Look at photos of animals that hunt (including humans) and those that are hunted, and compare the position of the eyes. Link this to the need to see over a wide area (prey) or to focus and judge distance (predators). Get pupils to experiment by closing the left eye, then, with the right eye open, stretch out the right hand at shoulder level and move it horizontally, recording when the hand can be seen and when it cannot.
Repeat with the left handeye. Look into the life history of the red fox. A straightforward summary with pictures is to be found at www.bexley.gov.ukservicepublicprotectionfoxes.html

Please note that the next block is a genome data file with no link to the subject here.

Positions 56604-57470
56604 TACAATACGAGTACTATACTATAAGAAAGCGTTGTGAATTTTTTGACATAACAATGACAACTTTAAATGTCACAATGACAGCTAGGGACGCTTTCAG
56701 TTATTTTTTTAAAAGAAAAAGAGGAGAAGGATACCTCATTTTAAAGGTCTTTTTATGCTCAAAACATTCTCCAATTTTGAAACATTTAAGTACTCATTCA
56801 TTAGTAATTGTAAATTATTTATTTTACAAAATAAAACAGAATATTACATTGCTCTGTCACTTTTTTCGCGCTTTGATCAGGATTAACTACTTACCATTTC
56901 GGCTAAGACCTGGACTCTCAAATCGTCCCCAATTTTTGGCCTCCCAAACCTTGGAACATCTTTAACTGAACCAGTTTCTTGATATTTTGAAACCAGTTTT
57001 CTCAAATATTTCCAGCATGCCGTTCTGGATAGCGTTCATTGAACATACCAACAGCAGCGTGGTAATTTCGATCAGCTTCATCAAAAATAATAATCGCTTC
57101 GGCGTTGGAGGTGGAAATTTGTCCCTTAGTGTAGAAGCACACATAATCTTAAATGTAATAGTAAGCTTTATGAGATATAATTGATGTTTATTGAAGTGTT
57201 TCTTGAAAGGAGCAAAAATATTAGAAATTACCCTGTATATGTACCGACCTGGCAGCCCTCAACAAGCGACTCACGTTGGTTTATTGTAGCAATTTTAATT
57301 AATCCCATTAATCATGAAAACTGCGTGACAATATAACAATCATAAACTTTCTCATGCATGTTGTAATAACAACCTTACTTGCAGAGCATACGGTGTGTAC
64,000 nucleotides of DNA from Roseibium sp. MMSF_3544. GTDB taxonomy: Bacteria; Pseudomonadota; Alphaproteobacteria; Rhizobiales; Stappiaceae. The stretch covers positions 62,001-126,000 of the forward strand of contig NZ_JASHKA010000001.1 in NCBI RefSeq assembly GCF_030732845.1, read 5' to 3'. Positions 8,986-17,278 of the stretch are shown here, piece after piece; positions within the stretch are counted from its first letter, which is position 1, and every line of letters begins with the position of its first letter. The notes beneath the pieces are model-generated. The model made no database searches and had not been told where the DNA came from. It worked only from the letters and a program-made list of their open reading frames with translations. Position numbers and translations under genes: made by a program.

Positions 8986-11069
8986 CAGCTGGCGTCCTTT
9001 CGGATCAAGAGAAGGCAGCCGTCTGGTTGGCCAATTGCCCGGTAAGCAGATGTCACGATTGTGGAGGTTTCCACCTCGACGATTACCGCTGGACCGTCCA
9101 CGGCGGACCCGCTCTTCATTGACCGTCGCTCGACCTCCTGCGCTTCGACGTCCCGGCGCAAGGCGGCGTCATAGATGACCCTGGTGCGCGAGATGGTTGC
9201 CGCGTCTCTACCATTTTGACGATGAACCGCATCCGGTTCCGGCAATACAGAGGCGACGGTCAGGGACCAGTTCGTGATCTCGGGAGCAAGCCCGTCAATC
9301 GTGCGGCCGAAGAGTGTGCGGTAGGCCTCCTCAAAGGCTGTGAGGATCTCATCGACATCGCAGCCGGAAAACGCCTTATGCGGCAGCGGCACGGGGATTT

Discuss the effect of the overlap of the field of vision on the way we work out how far an object is from us. Most science books contain other simple experiments you can do on binocular vision.
Dogs, foxes and jackals are three groups in the family Canidae. The way humans have exploited dogs through selective breeding links with work on evolution and selection. Consider the way breeding has produced dogs for speed (greyhounds) or for helping to bring back prey (the "soft-mouthed" retrievers), and the Pekinese and bulldog where breeding has resulted in deformed teeth, jaws and breathing passages. See www.bbc.co.uk educationdarwin and www.provet.co.uk and look for "dogs".